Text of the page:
Aviva reports best results in years, operating profit up 32%

Group’s life business achieved a 27% rise last year in operating profit to €34m

Aviva Ireland has reported its best performance in five years by posting a 32 per cent rise in its operating profit, excluding non insurance activities, to €91.2 million.

Its operating expenses were unchanged at €165 million while its cash remittance to its UK parent was 23 per cent lower at €73.6 million.

In it general insurance business, gross written premium grew by €48 million year on year while its customer numbers rose by 6 per cent.

The company said 2015 was a “benign year” with weather-related damage below its earlier expectations. It remains committed to fighting “all suspected cases” of fraudulent claims.


Its combined operating ratio, a key measure of profitability in general insurance, improved by 2 percentage points to 94.6 per cent despite the increase in claims costs in the market.

Aviva’s life business achieved a 27 per cent rise in operating profit to €34 million. Aviva said the value of new business, the future profit expected on business written last year, grew significantly in 2015, up 97 per cent to €22 million.

Its market share in pensions, savings products and protection grew to

7.6 per cent from 6.5 per cent previously.

Aviva announced the sale yesterday of its health insurance business to Irish Life for an undisclosed sum.

In its full year results this morning, the company said that following a challenging first half, the performance of the health business picked up significantly in the third quarter delivering a profit of €17.5 million, up 43 per cent.

"This performance was bolstered by prior year releases as well as lower than expected volumes of public hospital claims and a reduction in the number of customers trading cover for lower premiums," Aviva Ireland chief executive Hugh Hessing said.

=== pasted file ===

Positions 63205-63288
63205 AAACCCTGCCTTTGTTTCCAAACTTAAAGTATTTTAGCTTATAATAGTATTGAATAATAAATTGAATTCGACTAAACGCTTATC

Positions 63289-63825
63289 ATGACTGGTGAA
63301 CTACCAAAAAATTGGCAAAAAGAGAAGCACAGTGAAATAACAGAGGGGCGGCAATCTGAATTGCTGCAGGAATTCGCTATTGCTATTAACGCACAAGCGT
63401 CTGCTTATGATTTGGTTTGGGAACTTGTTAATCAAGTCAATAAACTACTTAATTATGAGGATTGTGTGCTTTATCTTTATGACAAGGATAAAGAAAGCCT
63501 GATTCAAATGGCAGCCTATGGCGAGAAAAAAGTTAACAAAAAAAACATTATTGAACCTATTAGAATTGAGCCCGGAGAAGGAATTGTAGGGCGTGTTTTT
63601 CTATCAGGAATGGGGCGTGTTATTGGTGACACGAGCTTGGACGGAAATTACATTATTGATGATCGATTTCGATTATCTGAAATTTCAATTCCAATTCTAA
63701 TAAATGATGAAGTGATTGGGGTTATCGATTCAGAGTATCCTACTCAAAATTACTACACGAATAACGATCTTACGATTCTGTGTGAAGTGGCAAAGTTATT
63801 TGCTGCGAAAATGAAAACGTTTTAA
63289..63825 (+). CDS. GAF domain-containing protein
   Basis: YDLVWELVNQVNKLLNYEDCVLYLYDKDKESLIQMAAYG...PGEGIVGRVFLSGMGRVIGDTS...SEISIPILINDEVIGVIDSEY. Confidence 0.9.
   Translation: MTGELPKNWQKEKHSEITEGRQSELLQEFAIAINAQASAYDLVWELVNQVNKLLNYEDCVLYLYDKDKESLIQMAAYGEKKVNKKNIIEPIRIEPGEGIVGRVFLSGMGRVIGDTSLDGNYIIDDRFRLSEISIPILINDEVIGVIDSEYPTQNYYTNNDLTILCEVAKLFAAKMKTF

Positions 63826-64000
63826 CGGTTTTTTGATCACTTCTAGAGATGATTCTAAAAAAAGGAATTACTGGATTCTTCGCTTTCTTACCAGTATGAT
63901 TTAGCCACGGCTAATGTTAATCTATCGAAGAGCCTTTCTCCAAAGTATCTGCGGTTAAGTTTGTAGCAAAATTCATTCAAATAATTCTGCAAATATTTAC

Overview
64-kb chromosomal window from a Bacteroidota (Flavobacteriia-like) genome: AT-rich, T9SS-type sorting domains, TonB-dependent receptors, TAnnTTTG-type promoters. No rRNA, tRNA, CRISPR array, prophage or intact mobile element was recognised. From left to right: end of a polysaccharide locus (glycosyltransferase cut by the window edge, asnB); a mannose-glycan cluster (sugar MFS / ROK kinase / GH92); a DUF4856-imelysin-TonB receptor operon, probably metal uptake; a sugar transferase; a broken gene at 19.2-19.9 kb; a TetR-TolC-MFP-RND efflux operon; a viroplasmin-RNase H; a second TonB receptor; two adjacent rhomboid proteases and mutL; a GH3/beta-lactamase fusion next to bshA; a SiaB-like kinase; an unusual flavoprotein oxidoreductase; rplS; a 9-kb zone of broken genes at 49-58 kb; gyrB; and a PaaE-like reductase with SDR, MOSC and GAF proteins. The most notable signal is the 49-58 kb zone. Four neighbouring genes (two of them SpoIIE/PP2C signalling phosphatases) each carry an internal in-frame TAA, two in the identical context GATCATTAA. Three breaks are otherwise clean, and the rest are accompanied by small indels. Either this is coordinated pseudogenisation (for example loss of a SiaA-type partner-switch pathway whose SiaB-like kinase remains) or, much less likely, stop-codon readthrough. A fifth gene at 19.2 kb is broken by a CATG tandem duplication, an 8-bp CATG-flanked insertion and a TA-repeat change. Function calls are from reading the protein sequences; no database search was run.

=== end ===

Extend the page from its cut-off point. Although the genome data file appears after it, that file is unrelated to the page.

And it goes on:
Concentrating capital

Mr Hessing said the sale of the business would allow Aviva Ireland to concentrate its capital on the core businesses of life and general insurance.

“Today’s results show that our strategy of disciplined underwriting and risk management is working,” he said. “Our business is underpinned by the solid foundation laid over the last two years and strengthened by appointments that have enhanced our capability in key areas.

“We are now in a position to move ahead with the digital phase of our strategy which will simplify our business for our customers.”

Speaking to The Irish Times, Mr Hessing said the industry should appeal to the Supreme Court the decisions of both the High Court and the Court of Appeal to the effect that the Motor Insurers Bureau of Ireland should pay the estimated €90 million in claims cost associated with the collapse of Malta-registered Setanta Insurance.

This would result in insurers here having to pick up the bill and result in the cost being passed on to consumers. Mr Hessing said it was important that the industry fought to secure changes to ensure that they are not asked to foot the bill for the collapse of a rival in the future.

“We need to push for that and secure a judgement that is robust enough to ensure that this doesn’t happen again. I don’t believe we are there yet,” he said.

Mr Hessing expects another year of increase in motor premiums for Aviva customers in 2016. However, he said the rises should be lower on average than in 2015.

Aviva Ireland provides products to more than 1 million customers and employs just shy of 1,000 staff here, excluding its health business.